Readers, please enjoy this guest blog post by Durgadas Allon Duriel, author of the new The Little Work: Magic to Transform Your Everyday Life.

Durgadas Allon DurielMany of us in the Pagan community connect with nature through ritual. It’s common, for example, to hold observances of the lunar cycle on full and new moons, and the solar cycle with the Wheel of the Year, where we mark the course of the seasons. An additional way of attuning ourselves with nature and bringing magic and spiritual connectivity into our everyday lives (which is the subject of my new book, The Little Work: Magic to Transform Your Everyday Life), is by observing the Sun’s movement throughout the day with adorations, which come from Thelema.

Adorations are traditionally practiced at sunrise (or after waking), noon, sunset, and midnight (or before bed). Performing them involves facing a given direction (East, South, West, and North, in that order), assuming a particular posture and offering ritualistic words. In Thelema, these words feature Egyptian imagery and are geared toward aligning Thelemites’ minds with the Great Work throughout the day. The Great Work is the Thelemic term for spiritual enlightenment, which comes from Alchemy. The postures actually originate from the Golden Dawn, of which Aleister Crowley was a member before founding Thelema.

The general concept of adorations can be used by anyone, though, and we’re free to perform adorations with whatever postures and words feel intuitively or symbolically meaningful to us. My experience is that these can profoundly impact the day. Each one becomes an anchor point for aligning with Spirit (however we understand and conceptualize that), as well as connecting with the vitalizing energy of the Sun and whatever else we weave into the practice. Donald Michael Kraig, for example, integrated elemental visualizations into adorations in Modern Magick, having each adoration involve connecting with the energy of one element per adoration, in the order of Air, Fire, Water, and Earth (the Golden Dawn postures used corresponded to these respective elements). Because adorations provide such a potent opportunity to sync up with our spiritual path, I recommend writing your own, expressing whatever intentions you hold for the relationship you wish to develop with the Sun, elements, gods, or other things.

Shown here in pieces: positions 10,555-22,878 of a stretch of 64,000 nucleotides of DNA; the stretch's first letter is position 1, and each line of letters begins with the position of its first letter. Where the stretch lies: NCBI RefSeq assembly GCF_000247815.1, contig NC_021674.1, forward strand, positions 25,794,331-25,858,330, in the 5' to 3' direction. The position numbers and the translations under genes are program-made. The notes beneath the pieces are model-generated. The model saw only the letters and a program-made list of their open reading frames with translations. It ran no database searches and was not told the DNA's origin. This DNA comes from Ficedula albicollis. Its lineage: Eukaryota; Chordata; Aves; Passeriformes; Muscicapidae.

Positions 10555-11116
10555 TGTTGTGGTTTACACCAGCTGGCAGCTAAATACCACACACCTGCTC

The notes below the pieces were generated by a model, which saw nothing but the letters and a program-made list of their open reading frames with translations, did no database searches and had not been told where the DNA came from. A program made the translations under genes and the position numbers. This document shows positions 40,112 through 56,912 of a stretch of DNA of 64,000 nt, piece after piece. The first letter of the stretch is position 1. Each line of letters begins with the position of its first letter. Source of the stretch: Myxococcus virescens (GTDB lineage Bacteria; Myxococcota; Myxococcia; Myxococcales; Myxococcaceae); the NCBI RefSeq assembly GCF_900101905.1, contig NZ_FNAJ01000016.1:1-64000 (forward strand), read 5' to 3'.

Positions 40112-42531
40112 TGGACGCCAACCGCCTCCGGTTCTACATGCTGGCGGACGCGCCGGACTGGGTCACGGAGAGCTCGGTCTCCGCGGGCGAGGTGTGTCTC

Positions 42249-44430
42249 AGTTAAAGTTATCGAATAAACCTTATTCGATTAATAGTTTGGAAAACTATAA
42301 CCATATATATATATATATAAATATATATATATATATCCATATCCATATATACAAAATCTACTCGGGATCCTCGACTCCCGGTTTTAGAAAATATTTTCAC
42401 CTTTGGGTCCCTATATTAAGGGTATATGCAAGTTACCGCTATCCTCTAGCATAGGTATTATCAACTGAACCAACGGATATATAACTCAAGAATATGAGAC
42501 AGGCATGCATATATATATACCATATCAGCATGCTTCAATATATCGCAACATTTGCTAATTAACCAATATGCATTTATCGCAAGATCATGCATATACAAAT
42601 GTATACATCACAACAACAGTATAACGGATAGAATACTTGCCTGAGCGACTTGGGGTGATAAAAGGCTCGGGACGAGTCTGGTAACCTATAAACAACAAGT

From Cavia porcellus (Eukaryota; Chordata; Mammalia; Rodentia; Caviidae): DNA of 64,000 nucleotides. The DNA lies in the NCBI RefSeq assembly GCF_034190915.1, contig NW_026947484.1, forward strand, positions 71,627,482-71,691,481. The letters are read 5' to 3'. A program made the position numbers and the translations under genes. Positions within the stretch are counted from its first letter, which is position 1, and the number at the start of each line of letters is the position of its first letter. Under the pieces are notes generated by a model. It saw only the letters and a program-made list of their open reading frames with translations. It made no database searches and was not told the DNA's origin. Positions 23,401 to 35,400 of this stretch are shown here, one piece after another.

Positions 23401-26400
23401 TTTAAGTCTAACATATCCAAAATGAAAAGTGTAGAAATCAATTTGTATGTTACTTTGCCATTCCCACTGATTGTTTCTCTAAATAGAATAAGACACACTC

This is what I say during my adorations:
Sunrise (East): Hail to the powers of Air and inspiration at the rising of the Sun. May each thought be dedicated to the Great Work and placed at the Feet of the Divine Mother.
Noon (South): Hail to the powers of Fire and creation at the midcourse of the Sun. May each word be dedicated to the Great Work and placed at the Feet of the Divine Mother.
Sunset (West): Hail to the powers of Water and intuition at the setting of the Sun. May each feeling be dedicated to the Great Work and placed at the Feet of the Divine Mother.
Midnight (North): Hail to the powers of Earth and formation at the midnight hour of the Sun. May each action be dedicated to the Great Work and placed at the Feet of the Divine Mother.

When possible, it’s best to perform adorations outside, so we can feel and see the Sun. When that’s not possible, I find benefit in imagining it filling me with its light relative to the vantage point I would observe it from outdoors (i.e. overhead at noon, fading in the distance at sunset). I’ve found that consistently performing adorations helps me feel more connected to nature, as well as more in the flow of my magic. My experience and belief is that magic isn’t something we simply do during spellcraft and then move away from the rest of the time; we are constantly navigating the energies around us and offering energy of our own. When we come into alignment four times a day with adorations; they give us a feel for how our energy is flowing, and also provide us with an opportunity to line it up with our intentions of well-being, spiritual connectedness, etc., which will in return support whatever magic we have in that arena.


Our thanks to Durgadas for his guest post! For more from Durgadas Allon Duriel, read his article “The Checklist: A Most Unexpectedly Powerful Magical Tool.”

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Written by Anna
Anna is the editor of Llewellyn's New Worlds of Body, Mind & Spirit, the Llewellyn Journal, and Llewellyn's monthly newsletters. She also blogs, tweets, and helps maintain Llewellyn's Facebook page. In her free time, Anna enjoys crossword puzzles, Jeopardy!, being a grammar geek, and spending time ...